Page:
On Oct. 27, 2019, Jonathan Mayo was arrested in Pittsburgh.
It was a good thing. Even Jonathan thinks so.
Jonathan, and others, were peacefully protesting then-President Donald Trump’s visit to Pittsburgh on the first anniversary of the Tree of Life shootings. Mayo was taken into custody during a downtown demonstration.
No one could have been prouder of what happened than Jonathan himself.
“I got arrested!” he texted me gleefully, shortly after the fact.
A little bewildered, I replied, “Mazel tov?”
“Absolutely!” he insisted.
I have known Jonathan for a long time. A sportswriter, first for the New York Post, then for MLB.com, he was introduced to me after I became executive editor of the Pittsburgh Jewish Chronicle. Jonathan had read my paper, decided it needed a sports column and offered to write one. I eagerly accepted.
For the next three years, in addition to his work at MLB.com, Jonathan wrote a column for me about Jews in sports, which was so well received it won a Golden Quill Award for journalistic excellence in western Pennsylvania.
At the time, I wouldn’t have thought of Jonathan as a social activist, but after he stopped writing his column, he slowly moved in that direction.
Why am I telling you all this? January 6, 2021, another day that will live in infamy, revealed the rift that exists in this country in all its ugliness. The United States was savagely attacked – by its own people. And it will probably happen again.
We had warnings. Tree of Life was one. Take that right-wing gunman who murdered 11 innocent worshippers, multiply him by a thousand, and you have something like what happened at the Capitol. Yes, we should be afraid.
But we must not be paralyzed. Instead, we must fight. Not with guns, bombs, flag poles, fire extinguishers, crutches or anything else that can be hurled, bludgeoned or fired.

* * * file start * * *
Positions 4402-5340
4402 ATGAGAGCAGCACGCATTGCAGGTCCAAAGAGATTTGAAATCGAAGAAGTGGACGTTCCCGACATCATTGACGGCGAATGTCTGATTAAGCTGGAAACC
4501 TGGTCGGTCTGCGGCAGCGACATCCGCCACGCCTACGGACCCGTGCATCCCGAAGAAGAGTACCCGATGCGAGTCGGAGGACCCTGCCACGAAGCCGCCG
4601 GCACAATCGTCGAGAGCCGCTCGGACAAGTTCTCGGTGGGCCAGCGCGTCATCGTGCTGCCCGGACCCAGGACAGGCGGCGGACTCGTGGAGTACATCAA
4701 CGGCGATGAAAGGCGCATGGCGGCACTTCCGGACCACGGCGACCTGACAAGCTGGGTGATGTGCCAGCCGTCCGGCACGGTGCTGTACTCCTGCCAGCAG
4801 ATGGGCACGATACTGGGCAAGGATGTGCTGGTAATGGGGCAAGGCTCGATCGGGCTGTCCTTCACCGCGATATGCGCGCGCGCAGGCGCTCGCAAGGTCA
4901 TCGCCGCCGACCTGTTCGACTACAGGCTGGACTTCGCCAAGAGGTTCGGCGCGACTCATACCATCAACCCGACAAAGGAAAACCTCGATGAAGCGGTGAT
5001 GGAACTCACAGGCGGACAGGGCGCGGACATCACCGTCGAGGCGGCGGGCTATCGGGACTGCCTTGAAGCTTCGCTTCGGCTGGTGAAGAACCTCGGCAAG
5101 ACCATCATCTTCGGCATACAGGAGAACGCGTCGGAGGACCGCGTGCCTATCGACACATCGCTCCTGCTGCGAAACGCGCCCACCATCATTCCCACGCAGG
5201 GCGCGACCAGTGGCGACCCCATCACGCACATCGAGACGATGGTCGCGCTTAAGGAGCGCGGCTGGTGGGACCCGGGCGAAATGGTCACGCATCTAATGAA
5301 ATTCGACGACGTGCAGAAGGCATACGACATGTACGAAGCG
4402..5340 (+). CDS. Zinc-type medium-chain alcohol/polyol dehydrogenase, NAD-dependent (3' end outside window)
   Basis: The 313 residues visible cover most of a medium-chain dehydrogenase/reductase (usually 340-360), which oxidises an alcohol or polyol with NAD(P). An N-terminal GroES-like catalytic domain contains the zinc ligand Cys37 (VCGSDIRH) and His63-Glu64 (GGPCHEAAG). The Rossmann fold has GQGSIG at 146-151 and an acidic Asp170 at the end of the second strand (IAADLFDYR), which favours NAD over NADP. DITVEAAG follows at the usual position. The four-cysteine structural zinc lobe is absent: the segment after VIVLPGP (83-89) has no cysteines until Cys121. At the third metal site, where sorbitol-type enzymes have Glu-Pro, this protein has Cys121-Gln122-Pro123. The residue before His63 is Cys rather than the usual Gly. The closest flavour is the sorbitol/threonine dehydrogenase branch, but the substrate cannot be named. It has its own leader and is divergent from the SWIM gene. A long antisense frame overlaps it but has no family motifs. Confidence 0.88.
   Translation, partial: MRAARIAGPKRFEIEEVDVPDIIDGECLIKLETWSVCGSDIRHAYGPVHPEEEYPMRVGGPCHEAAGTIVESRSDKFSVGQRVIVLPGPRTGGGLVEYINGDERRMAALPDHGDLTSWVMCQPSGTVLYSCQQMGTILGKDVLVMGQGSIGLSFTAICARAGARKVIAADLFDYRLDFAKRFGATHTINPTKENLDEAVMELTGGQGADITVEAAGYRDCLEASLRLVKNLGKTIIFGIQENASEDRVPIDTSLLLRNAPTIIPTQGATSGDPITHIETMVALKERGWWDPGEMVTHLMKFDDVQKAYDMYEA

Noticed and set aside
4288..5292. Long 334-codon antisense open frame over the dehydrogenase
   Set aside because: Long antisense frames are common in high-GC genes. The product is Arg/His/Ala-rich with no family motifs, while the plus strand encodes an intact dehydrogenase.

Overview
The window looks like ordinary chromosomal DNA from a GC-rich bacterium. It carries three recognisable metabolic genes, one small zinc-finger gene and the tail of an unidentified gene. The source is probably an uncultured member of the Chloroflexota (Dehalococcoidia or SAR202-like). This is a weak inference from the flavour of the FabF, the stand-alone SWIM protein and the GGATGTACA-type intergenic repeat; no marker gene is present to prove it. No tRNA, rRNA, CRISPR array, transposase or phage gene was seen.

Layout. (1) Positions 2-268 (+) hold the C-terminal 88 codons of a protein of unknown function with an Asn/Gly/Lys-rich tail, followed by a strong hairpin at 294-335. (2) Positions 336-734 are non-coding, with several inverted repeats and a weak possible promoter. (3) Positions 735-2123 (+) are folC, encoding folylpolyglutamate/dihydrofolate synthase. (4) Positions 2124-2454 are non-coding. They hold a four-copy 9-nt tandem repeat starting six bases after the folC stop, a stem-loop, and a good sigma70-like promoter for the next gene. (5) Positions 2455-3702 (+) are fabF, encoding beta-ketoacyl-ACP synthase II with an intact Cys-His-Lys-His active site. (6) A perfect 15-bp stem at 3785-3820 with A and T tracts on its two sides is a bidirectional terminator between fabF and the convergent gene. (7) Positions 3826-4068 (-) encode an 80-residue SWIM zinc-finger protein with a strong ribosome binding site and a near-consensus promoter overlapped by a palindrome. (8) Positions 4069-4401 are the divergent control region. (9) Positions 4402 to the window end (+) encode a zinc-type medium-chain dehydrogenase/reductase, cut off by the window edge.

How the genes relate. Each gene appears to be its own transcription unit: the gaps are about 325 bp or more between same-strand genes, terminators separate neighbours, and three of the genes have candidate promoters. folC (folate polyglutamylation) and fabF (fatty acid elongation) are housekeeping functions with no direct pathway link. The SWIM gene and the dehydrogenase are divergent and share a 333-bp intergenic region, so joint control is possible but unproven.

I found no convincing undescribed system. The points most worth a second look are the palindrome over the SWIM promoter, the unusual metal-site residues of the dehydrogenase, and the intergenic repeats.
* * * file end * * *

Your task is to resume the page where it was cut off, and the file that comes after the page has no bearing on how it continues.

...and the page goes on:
There are other ways.
Jonathan found a way to fight. He fought with his ideas, and he willingly put his body on the line. Fortunately, the Pittsburgh police, girded in riot gear that day, arrested him peacefully.
So Jonathan chose civil disobedience, an American tradition dating back to Henry David Thoreau and practiced by Martin Luther King, Jr., Mahatma Gandhi and many American Jews.
There are yet more ways to fight back:
• Use your voice. Write! Many members of Congress feel threatened for voting their consciences on impeachment. They need to hear from you. Write to them; call their offices. It’s your way of standing with them.
• Stand with each other. Social media can feel coarse and consuming, especially these days, but it is also a wonderful way to draw strength from one another, to share ideas for action.
• Keep your eyes open. I was amazed by the number of times the photo of Robert Keith Packer, the man clad in that disgusting Camp Auschwitz sweatshirt, was shared on Facebook. Hundreds, probably thousands, of eyes saw it. He had no place to hide and was soon arrested.
• Above all, take care of yourselves through meditation, sleep, exercise, a conversation with a friend. If you must, put on a pair of boxing gloves and pummel a punching bag. (This, too, is a form of fighting, keeping yourself from drowning in despair.)
It’s natural to be frightened on occasions like this, I’m not saying we shouldn’t be frightened; this is natural. but we must find our own individual ways to rise above it. The alternative is submission, and we know how that worked out for Nazi Germany in the 1930s and 40s.
Today’s militias, which are nothing more than modern-day Nazis, are trying to use fear to assert authoritarian control over us. They have dropped any pretense of believing in law and order. Need proof? D.C. Metropolitan Police Officer Michael Fanone, tasered and injured while resisting the mob at the Capitol, felt the crowd strip him of his ammo, his radio, even his badge. Then he heard, “Kill him with his own gun!”
One officer was killed. More than 50 were injured.
Gandhi once told the British, in so many words, that millions of Indians cannot be governed by their colonial masters if they simply do not wish to be governed, hence his nonviolent revolution, which proved successful. (India gained independence in 1947.)
So keep resisting in any meaningful, nonviolent way you can; save the shows of force for the police and Army.
The times are tough, but so are we. (Trust me). And, like the pandemic, things could get worse before they get better. But our democracy is not a luxury; it is an essential of life. Trust yourselves to protect it.
(Lee Chottiner is the editor of the Jewish Louisville Community.)